The keyboard is a primary method on input for PC gaming, and computing in general. Keyboards can some with a PS/2 connector or a USB 2.0 connector, but only USB are widespread use today. Keyboards provide numerous buttons for the gamer to use, where each button is given a separate function based on the game being played. It is also used for text chat in games that support it. All keyboards come with a minimum ~104 keys, with gaming keyboards providing more.
There are several keyboard shortcuts/combinations that all PC gamers should know.
Pressing Alt+F4 is used to close the open game or active window. Most games will respond to this shortcut and close the game, but some games may disregard this shortcut.
On windows computers, this combo will bring up the Windows Security Menu. From there, you can then choose from several choices including Task Manager, Log Off, Change Password, etc. Games that may have stopped responding will respond to this combo, allowing you to access the Task Manager to kill it off. Games that do not allow you to Alt+F4 out of them will respond to this combo, allowing you to exit the game this way.
On windows computers, this combo will open up the Task Manager, bypassing the need to Ctrl+Alt+Del. Like Ctrl+Alt+Del, most programs will allow you to open the task manager in this manner, even if the program has stopped responding.
Although not particularly useful in game, Ctrl+F opens up the search function for whatever window you have open. For example, in most modern browsers, pressing this shortcut will bring up the search box, and any words you type in the box will be searched for on that web page. This can be very handy for finding something in long documents, like a game walkthrough.
Most gaming keyboards feature additional buttons beyond the standard number. Depending on the included software, these buttons can serve as additional buttons to be mapped to or as a Macro.
One feature of most modern gaming keyboards is Many Key Rollover. Key Rollover is when you press multiple keys at the same time but some of those keys do not register. For example, in the PC version of GTA: San Andreas one of the driving school missions required you to press 5 different buttons simultaneously to perform a task. On most nongaming keyboards, one of the key presses would not register, preventing 100% completion.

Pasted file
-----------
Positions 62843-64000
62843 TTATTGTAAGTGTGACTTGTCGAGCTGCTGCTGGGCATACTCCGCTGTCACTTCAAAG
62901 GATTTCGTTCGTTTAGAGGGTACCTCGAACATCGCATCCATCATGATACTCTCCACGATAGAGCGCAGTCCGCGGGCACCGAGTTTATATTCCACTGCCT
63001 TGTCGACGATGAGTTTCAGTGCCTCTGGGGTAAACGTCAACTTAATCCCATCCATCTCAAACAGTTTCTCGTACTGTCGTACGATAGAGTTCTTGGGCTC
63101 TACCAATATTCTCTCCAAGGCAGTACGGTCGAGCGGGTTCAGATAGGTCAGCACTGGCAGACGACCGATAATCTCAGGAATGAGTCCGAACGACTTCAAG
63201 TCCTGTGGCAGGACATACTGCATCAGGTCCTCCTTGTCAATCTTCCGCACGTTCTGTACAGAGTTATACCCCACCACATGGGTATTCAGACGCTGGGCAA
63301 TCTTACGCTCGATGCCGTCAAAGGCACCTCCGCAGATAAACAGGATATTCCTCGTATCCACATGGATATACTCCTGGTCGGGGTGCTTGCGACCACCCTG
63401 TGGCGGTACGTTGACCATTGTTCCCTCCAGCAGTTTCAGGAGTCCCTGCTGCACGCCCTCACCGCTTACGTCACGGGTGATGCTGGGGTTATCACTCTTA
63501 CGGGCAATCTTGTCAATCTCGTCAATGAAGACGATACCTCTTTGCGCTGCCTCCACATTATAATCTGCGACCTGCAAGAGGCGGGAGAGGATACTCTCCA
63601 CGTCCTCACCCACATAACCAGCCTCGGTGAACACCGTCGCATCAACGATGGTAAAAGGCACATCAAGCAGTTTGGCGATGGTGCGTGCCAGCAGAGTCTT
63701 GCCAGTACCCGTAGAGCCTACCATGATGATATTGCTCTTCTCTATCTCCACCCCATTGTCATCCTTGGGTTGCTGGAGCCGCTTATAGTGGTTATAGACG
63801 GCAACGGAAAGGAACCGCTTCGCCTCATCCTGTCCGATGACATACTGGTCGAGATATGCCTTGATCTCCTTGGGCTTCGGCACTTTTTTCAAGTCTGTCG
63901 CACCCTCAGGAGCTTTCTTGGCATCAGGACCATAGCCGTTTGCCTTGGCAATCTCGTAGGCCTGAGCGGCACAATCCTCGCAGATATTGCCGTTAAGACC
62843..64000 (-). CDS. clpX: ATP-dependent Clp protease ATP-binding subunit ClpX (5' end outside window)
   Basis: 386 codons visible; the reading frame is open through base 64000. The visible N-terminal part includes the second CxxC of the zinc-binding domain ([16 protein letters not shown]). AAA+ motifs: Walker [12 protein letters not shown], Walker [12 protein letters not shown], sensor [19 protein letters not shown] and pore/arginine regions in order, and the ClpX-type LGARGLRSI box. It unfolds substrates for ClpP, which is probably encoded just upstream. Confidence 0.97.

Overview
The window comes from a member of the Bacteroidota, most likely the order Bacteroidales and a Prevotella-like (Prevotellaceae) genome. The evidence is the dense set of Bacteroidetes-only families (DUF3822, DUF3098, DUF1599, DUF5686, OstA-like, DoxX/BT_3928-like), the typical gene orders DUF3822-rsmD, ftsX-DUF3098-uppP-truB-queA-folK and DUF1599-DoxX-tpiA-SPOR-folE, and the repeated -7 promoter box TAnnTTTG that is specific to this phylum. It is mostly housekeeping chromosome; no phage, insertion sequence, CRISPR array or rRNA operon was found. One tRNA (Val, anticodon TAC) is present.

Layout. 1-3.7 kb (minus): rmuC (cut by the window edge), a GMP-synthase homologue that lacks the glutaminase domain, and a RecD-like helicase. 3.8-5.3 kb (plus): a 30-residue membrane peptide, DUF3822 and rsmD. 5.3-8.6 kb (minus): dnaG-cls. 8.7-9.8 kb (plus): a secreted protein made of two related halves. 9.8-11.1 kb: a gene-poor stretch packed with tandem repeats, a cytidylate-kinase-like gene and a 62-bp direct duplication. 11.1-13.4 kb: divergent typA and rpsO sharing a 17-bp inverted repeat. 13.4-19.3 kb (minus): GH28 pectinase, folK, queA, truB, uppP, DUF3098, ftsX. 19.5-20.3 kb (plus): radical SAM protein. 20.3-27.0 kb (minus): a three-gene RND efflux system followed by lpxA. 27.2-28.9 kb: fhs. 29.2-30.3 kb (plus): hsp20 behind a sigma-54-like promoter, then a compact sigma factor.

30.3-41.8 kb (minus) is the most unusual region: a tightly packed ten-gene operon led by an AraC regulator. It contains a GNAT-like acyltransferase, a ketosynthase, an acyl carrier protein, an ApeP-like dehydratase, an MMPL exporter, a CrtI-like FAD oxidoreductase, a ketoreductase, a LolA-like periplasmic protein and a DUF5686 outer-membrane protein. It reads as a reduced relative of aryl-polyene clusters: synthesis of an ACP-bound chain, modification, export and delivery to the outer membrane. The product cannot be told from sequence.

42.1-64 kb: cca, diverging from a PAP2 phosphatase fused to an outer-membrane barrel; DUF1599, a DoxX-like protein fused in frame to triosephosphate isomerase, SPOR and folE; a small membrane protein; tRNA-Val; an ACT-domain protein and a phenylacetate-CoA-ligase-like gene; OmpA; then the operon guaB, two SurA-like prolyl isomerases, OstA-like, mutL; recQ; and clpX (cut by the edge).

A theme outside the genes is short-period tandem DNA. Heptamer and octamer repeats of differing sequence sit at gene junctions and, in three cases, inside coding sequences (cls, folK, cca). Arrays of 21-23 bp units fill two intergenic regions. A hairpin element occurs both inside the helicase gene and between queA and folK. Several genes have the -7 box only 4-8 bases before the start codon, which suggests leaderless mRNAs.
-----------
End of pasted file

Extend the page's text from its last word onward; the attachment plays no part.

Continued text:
Most gaming keyboards have some form of Many Key Rollover, which aims to detect as many simultaneous key presses as possible, depending on the circuitry layout.
PS/2 keyboards have the capacity for full N Key Rollover, meaning you can press as many buttons as you want and the keyboard will always recognize your key presses. This is the main reason that some prefer PS/2 over USB.
There are some other features that manufacturers will add to gaming keyboards. LED backlights can illuminate each key, and in some cases change the color of the backlight.
Some manufacturers have added a small liquid crystal display to their keyboards, allowing you to show system info or game statistics (depending on the software). Some high end and concept keyboards can even feature additional buttons with built in displays, allowing you to set the icon that each button displays.
Some keyboards feature a USB plug or the mic and headset ports. These can allow for faster setup, or better accessibility.
There is a subset of keyboards intended to ease the strain of typing by dividing the keyboard and adjusting the shape to improve typing position. These ergonomic keyboards differ from other keyboards by being "bent" in the middle, with the keys divided into two sides. Due to the change in position of the keys, typing on an ergonomic keyboard takes practice, and feels different from a standard keyboard layout. Due to the organization, ergonomic keyboards may not be ideal for gaming, but will function as well as any other keyboard one you are adjusted to them.
Razer is well known as a producer of gaming keyboards, in addition to many other gaming accessories.
Logitech makes keyboards, both gaming and non gaming focused.
Saitek sells gaming keyboards and other specialty input devices.
Corsair, Mad Catz, Microsoft, and Thermaltake all have their own lines of gaming keyboards.
Use Microsoft's official Disable/Enable the Windows key Fix it wizards.
Some gaming keyboards have functionality built into the keyboard to toggle the Windows key on and off. Some Logitech keyboards have a switch built that performs this function.
WKey Disabler is a small portable utility, which disables the Windows key while the program is running in the system tray.